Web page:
Press Release Jun 7, 2018

More Wolves Coming to Isle Royale National Park

National Park Service's plan calls for the introduction of 20-30 wolves over a three to five-year period.

BACKGROUND: Today, the National Park Service signed the Record of Decision to finalize the long-awaited wolf management plan for Isle Royale National Park. The plan calls for the introduction of 20-30 wolves over a three to five-year period, beginning as soon as late September. Without wolves, the island’s moose population will grow quickly, taxing the park’s natural health and threatening the long-term survival of moose and wolves. The National Park Service completed an extensive environmental analysis and consulted subject-matter experts to determine the best approach to address the imbalance between the park’s growing moose and dwindling wolf population.

Statement by Lynn McClure, Senior Regional Director for National Parks Conservation Association

“NPCA has long-believed that wolves are critical to maintaining a healthy landscape at Isle Royale National Park. We have supported the National Park Service’s process based in sound science. Today’s actions will help ensure this iconic species won’t disappear from the park.

“This tremendous outcome has been thoroughly researched and we appreciate the Park Service’s leadership, commitment to protecting park resources, transparent public process and in-depth scientific analysis to bring wolves back to the park.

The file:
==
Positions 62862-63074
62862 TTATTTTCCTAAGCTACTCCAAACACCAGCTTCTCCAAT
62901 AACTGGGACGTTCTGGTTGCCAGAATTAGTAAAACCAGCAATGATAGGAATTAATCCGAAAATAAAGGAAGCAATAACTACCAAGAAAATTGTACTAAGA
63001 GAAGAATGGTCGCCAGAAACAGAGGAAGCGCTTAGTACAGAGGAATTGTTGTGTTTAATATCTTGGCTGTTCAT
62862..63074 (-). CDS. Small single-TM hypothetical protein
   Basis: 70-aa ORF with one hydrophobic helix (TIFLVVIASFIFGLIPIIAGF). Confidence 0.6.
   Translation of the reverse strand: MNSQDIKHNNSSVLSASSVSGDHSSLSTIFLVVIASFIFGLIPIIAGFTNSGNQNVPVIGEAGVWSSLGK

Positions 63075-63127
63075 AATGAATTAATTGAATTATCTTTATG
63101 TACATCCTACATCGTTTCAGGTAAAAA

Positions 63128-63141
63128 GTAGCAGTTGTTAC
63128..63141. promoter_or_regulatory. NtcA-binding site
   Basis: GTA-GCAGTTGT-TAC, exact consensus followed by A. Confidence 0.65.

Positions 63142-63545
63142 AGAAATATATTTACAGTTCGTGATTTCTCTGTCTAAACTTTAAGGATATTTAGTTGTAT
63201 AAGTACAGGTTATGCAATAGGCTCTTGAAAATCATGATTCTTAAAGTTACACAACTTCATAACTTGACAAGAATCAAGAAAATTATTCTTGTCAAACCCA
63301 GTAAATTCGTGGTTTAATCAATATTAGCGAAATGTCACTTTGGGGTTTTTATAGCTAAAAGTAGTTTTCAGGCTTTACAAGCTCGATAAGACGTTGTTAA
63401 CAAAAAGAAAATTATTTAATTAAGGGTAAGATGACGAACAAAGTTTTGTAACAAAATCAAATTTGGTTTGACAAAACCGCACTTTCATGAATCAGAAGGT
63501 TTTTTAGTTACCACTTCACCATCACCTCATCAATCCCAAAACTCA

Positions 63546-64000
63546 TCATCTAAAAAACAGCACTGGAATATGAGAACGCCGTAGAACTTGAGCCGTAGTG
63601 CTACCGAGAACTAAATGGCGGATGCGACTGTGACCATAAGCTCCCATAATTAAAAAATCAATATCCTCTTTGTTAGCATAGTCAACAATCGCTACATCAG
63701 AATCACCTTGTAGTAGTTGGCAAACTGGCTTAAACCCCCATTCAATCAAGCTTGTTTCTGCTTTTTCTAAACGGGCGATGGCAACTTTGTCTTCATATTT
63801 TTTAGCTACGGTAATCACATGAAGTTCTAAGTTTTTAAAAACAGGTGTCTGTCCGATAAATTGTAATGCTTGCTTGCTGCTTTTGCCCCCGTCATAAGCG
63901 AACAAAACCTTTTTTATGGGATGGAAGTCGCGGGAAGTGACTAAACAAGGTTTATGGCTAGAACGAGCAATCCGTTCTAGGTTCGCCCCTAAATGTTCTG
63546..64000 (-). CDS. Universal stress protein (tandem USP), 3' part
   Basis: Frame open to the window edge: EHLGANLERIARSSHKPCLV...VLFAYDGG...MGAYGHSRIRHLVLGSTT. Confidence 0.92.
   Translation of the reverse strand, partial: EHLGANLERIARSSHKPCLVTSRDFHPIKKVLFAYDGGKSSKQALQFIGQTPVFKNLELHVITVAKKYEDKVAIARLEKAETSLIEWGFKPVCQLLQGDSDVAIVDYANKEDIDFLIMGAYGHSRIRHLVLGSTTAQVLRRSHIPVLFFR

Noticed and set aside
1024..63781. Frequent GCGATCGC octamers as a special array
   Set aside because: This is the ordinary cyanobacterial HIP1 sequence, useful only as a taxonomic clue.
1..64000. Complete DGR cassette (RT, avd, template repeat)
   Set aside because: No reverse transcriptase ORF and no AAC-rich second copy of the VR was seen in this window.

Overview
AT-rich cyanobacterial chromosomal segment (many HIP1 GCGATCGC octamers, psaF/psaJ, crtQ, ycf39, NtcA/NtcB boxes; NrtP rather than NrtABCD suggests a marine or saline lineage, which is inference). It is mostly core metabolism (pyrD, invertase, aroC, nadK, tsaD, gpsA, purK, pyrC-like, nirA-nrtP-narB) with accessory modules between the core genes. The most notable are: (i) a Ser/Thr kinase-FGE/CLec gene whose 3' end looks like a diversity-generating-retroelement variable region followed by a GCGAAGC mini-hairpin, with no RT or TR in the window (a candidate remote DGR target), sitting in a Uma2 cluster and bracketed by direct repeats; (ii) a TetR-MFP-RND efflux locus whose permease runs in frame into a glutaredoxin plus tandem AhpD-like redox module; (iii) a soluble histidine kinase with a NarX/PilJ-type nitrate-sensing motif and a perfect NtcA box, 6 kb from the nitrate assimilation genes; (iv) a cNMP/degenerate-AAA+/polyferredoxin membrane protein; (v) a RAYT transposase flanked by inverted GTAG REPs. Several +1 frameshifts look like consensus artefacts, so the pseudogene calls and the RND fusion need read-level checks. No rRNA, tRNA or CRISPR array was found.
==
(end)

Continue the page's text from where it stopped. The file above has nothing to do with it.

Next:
“The wolf introduction plan comes at a critical time. This year’s winter study, led by researchers from Michigan Technological University, confirmed that just two wolves remain on the island and there’s no hope that this pair will successfully breed. The nearly 1,500 moose at Isle Royale may double their population over the next several years, throwing the health of the park out of balance, devastating the island’s vegetation. Now is the time to restore wolves and bring balance back to Isle Royale National Park.

“We commend the National Park Service for acting quickly to bring more wolves to Isle Royale National Park so we might once again hear their unmistakable howls.”


About National Parks Conservation Association Since 1919, the nonpartisan National Parks Conservation Association has been the leading voice in safeguarding our national parks. NPCA and its 1.3 million members and supporters work together to protect and preserve our nation’s most iconic and inspirational places for future generations. For more information, visit

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